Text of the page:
Because of the chosen materials and set up, the
implementation succeeded in minimal a
lterations to the
aesthetic of the game. The construction proved that
the chip placement and game move detection can be
relatively easily controlled by Arduino. Although we did
not implement the TCP/IP communication with the
remote robot, there is at lea
st one group that has made
such code available [7]. Once the robot is fully
calibrated and seamlessly communicates with its pair, it
will be ready for an in
context evaluation.

figure 4.

Side view of the set. A servo motor uses a crane like
set up to

tilt the platform holding the game piece and so drop
it into the game set.

Once several devices are ready, a study should be set
up to evaluate what the users' response to the device
will be. One question is how people will respond to the
game set as a
communication device where up to now
they treated it as merely a game set. Another is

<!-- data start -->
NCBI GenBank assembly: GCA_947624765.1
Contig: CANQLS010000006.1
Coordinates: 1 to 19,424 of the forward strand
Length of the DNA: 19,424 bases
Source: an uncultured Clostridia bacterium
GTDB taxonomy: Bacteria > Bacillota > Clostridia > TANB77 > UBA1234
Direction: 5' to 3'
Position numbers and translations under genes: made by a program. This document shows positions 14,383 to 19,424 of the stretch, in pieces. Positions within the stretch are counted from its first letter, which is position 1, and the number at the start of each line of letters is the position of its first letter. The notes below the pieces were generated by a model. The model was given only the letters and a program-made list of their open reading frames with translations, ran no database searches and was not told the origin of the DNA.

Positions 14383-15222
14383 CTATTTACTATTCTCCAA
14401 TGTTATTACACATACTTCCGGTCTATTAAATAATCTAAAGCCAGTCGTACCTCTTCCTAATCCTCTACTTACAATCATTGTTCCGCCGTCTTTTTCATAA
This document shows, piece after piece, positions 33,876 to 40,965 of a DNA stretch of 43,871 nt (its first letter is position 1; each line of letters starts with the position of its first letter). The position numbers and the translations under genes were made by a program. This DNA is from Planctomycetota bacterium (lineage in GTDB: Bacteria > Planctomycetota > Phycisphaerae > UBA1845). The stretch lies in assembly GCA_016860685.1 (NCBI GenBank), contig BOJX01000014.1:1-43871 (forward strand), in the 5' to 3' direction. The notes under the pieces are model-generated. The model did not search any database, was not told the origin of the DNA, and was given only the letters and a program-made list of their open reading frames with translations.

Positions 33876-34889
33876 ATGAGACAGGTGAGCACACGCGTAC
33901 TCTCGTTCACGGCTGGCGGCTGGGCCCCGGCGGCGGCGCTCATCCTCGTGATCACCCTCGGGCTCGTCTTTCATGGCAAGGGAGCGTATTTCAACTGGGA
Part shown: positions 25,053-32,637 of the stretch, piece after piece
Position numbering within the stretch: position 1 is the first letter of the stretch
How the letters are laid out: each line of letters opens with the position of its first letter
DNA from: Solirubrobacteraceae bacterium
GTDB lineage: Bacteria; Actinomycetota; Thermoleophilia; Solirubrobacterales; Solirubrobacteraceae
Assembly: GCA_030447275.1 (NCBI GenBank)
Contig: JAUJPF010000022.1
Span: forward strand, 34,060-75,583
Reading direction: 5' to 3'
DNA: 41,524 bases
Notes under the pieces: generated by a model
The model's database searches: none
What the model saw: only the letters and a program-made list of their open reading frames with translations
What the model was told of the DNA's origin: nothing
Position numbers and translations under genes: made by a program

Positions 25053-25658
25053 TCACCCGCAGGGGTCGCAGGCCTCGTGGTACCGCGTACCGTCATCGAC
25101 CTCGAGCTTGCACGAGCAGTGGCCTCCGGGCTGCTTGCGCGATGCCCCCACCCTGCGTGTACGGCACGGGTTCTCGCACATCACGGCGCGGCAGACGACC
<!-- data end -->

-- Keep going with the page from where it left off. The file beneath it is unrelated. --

whether the elaborate set up alters the aesthetic of the
game enough to turn people away. These and other
questions can be investigated with a study of several
pairs of

individuals employing the game sets over a
number of weeks. The study would be qualitative,
though it could also correlate people's statements with
logs of frequency, duration, and degree of
communication during each game. Because the


apparatus is not m
eant to be a substitute for another
style of gaming, it would not be appropriate to run a
parallel control group.



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Tabletops to Support Flexible Collaborative
Interactions", In Proceedings of the F
irst IEEE
International Workshop on Horizontal Interactive
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ek and M. Nitsche, "Tangible Interfaces for